Buddy Holly's longtime songwriting partner Bob Montgomery has died, aged 77. The hitmaker and producer, who also wrote songs for Eddy Arnold, Kenny Rogers and Dolly Parton, passed away in Missouri on Thursday (04Dec14) after a struggle with Parkinson's disease.
He began his career with Holly in a rockabilly group in the 1950s, but turned to songwriting when his pal formed the Crickets.
He moved to Nashville, Tennessee in the late 1960s and launched House of Gold Music, which became a publishing hub for acts like Alabama, Parton, Rogers and the Judds.
"I was a registered nurse before we started our singing career. And very few people know this, but I was actually going to get my MD, I was going to use my registered nurse degree to put myself through medical school." Country veteran Naomi Judd had planned to become a doctor before launching a music career as The Judds with her daughter Wynonna.
Country veteran Naomi Judd has credited meditation with helping her overcome the potentially fatal hepatitis C virus after doctors declared in 1990 that she only had three years to live. The Love Can Build a Bridge hitmaker was forced to retire from The Judds, the duo she formed with daughter Wynonna, in 1991 after she was diagnosed with the chronic liver disease.
She says, "Three stinking years (to live). That was 1990... We're at the height of out career... and then bam! I am incredibly sick... couldn't brush my teeth, couldn't change my nightgown and... the big doctors told me I had three years to live."
The shocking news prompted Judd to adopt a more holistic lifestyle. She began meditating and spending time with a new circle of friends she made at self-healing sessions, and she is convinced the healthy change helped her to beat the disease.
The 68 year old, who has since resumed her music career, tells U.S. talk show host Katie Couric, "I just intuited that I was not gonna die... I started hanging out with them and yes, I've seen Dolly (Parton) naked, and I have Taylor Swift's phone number, but these are my new friends... They saved me...
"I am a medically documented miracle. In 1995 I was cured of the hep C (sic) virus."
"I feel like we've skipped a generation. We had, like, the Ashley Judds, the Sigourney Weavers, the Demi Moores, and then it sort of faded and went into (a period of) making women appear dumb... Now there's this reemergence, and the fact that I get to be part of another cycle is so exciting. I plan to do some major s**t with it." Shailene Woodley embraces the chance to become a movie action hero in the movie adaptation of best-selling novel Divergent.
Actress Ashley Judd has become embroiled in a legal feud with her sister Wynonna over allegations the country singer placed a tracking device on her car as part of an ongoing custody battle. The Double Jeopardy star filed a police report in Tennessee last month (Nov13), after a mechanic found a wireless GPS tracking device on her vehicle.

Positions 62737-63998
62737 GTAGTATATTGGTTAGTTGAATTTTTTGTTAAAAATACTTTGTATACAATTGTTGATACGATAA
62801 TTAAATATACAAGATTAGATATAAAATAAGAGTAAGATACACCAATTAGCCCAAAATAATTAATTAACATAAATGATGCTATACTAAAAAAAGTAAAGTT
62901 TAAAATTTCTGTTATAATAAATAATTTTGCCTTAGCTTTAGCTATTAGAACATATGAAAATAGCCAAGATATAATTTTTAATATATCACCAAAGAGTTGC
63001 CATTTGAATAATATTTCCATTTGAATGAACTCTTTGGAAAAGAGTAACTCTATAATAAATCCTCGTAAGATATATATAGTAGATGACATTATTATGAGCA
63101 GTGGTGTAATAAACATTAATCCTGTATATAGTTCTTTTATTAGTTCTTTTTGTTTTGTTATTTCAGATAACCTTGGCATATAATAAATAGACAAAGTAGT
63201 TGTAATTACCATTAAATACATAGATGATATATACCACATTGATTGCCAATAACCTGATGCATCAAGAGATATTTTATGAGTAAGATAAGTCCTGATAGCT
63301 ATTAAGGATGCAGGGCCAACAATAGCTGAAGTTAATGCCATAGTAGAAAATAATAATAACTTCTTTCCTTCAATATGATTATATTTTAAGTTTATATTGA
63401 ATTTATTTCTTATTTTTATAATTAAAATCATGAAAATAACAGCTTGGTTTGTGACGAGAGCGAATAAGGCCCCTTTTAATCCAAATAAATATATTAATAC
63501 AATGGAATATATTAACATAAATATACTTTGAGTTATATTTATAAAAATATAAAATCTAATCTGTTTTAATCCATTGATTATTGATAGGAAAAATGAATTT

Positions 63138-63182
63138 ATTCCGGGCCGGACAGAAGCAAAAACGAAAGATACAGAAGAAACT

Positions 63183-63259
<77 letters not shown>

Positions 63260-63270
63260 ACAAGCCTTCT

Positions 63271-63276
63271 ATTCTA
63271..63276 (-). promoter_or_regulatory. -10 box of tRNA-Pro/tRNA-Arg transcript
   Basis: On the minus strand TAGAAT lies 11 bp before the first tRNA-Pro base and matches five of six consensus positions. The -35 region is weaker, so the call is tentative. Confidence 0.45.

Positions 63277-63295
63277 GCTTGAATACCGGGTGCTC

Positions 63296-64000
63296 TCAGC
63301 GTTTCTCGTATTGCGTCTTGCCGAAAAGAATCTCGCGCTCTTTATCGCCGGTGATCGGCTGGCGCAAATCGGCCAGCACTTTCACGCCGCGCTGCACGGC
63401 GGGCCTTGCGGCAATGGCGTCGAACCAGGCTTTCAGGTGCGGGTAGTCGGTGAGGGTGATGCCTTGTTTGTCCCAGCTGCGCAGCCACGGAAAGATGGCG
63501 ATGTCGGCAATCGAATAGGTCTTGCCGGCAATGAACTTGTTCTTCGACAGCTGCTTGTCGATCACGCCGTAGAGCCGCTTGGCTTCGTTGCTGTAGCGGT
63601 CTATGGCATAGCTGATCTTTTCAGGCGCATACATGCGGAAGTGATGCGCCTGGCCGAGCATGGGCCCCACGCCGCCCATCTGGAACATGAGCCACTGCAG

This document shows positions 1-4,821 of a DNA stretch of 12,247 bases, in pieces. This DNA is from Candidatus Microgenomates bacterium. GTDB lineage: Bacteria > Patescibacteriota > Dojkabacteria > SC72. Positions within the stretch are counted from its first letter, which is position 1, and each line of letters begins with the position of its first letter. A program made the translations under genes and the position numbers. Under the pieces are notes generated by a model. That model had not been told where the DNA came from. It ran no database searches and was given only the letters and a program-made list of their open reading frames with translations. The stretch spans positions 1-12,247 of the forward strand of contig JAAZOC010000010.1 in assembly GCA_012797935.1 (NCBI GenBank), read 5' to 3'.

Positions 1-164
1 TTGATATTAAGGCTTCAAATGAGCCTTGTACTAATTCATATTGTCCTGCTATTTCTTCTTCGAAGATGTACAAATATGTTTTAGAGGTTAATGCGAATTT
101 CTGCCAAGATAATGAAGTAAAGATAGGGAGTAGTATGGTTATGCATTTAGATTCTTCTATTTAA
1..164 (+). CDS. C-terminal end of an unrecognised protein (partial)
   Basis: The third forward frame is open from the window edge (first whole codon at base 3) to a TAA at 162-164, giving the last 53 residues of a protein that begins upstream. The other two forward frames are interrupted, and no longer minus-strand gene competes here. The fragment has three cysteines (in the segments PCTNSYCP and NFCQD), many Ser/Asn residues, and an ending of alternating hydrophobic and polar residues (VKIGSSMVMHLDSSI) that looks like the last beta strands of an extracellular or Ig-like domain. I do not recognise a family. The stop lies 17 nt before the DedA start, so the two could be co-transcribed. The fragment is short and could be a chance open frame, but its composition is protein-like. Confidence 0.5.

In legal documents, obtained by editors at ABC News, Ashley reportedly told cops she believed Wynonna was responsible for the GPS, and an investigation launched by authorities traced the device back to a private investigator, who claimed to be "working for" the musician.
The papers reveal the sisters are currently embroiled in a custody dispute over Wynonna Judd's teenage daughter, who Ashley is said to have custody of, and the actress claims the device was "placed there in order to track their movement".
Wynonna has admitted to having the tracker fitted, but insists she was only trying to keep tabs on her daughter, from her relationship with ex-husband Arch Kelley, as the youngster also drives the vehicle, according to NashvilleGab.com.
Kelley has denied any involvement in the scandal and authorities appear to have put the case on hold, as it is currently listed as inactive.
The Judds have refused to comment on the ABC News report.
Flipped birds, exposed breasts, crotch shots, and giant shadow-puppet guitar phalluses have all been critical ingredients of Super Bowl halftime shows of the past decade. Based on this track record, you'd think that the musical break that punctuates the most-watched sporting event — nay, most watched event, period — of any given year has always courted controversy. This has not been the case. In fact, not only has the halftime show been a non-controversial affair for most of its history, its organizers didn't even really start to lure A-List musical talent until Super Bowl XXV in 1991, when New Kids on the Block took the 50-yard line stage by storm. Up until then, the 15-20 minute breather had been a venue for college marching bands, maybe a jazz legend like Al Hirt, or a Broadway songstress like Carol Channing. (Who was the gehius who thought that there would be any overlap of football fans and Carol Channing fans?) And then there were the five Super Bowl halftime shows in the '80s and '90s in which Up with People performed. Sigh.
The idea of the halftime show as in any way being fodder for tongue-wagging is indeed a relatively new concept. So with that in mind, we present to you the history of controversial Super Bowl halftime show moments.